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US Coast Guard Suspends Live Animal Military Training

Cruel combat training on live goats, pigs, and other animals is suspended for six months while the military branch explores more human-relevant methods.


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The US Coast Guard recently became the first branch of the national military to ban the use of live animals in military training. With support from People for the Ethical Treatment of Animals (PETA), congresswoman Lucille Roybal-Allard (D-Calif) pushed the Coast Guard to consider the ban—which will last six months while the Coast Guard investigates alternate methods of training. As documented by a 2012 undercover investigation conducted by PETA, animals used in live military training are shot, stabbed, have their organs removed, and are eventually killed in an effort to simulate combat conditions. “The Coast Guard’s progressive move will save humans and animals,” PETA veterinarian and Air Force veteran Ingrid Taylor said. “We’re grateful to Representative Lucille Roybal-Allard for working with the Coast Guard to modernize, and we urge all branches of the military to switch to superior simulators that accurately mimic human anatomy.” If enacted, recently reintroduced legislation Battlefield Excellence through Superior Training (BEST) Practices Act (H.R. 1243/S. 498) would effectively replace animals with human relevant models in all branches of the military—such as the Marines, which currently use live pigs and goats for combat training.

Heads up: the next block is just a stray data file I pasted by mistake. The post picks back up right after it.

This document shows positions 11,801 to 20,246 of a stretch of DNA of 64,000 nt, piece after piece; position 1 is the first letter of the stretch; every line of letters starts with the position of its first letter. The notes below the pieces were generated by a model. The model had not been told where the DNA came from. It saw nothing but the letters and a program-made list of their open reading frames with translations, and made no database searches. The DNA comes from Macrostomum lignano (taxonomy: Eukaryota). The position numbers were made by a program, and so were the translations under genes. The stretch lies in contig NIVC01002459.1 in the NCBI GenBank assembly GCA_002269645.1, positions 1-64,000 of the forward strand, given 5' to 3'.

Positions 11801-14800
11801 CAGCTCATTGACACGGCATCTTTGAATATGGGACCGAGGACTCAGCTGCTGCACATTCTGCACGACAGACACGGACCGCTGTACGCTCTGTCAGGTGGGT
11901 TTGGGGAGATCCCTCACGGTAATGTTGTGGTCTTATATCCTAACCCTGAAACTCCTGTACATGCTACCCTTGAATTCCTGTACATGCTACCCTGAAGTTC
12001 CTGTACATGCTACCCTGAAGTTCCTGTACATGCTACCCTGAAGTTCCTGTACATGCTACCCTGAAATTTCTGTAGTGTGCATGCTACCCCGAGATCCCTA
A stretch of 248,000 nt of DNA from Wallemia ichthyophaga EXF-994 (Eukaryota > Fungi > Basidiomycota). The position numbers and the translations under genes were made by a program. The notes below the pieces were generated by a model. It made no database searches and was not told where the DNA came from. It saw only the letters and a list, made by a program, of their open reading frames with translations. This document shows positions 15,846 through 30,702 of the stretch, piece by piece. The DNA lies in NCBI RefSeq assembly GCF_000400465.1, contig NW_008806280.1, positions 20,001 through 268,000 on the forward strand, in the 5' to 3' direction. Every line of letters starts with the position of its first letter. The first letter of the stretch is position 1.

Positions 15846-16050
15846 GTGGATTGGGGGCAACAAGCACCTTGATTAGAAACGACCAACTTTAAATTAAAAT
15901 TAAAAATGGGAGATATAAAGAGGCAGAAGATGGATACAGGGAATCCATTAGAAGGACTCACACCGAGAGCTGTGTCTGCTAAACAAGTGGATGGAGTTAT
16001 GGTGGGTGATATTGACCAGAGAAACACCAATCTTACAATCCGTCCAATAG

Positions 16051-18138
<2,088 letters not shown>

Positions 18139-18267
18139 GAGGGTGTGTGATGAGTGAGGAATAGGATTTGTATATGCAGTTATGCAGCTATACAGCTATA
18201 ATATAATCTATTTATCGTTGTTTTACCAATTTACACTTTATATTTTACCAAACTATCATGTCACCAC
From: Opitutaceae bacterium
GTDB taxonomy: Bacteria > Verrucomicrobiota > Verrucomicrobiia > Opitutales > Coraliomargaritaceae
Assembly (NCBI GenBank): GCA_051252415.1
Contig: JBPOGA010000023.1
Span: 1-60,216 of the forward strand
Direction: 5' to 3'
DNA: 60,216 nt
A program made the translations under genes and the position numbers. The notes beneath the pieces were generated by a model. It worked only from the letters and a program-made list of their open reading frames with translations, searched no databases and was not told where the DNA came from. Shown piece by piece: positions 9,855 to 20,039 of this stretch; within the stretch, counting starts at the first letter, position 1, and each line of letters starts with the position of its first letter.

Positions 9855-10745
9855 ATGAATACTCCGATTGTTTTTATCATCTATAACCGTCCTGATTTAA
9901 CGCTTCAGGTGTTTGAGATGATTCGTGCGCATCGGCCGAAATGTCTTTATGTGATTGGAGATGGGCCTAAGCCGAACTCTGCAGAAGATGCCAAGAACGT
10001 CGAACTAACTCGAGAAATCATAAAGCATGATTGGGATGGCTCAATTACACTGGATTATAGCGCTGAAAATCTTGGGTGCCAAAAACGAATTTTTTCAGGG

Photo courtesy of Farm Sanctuary

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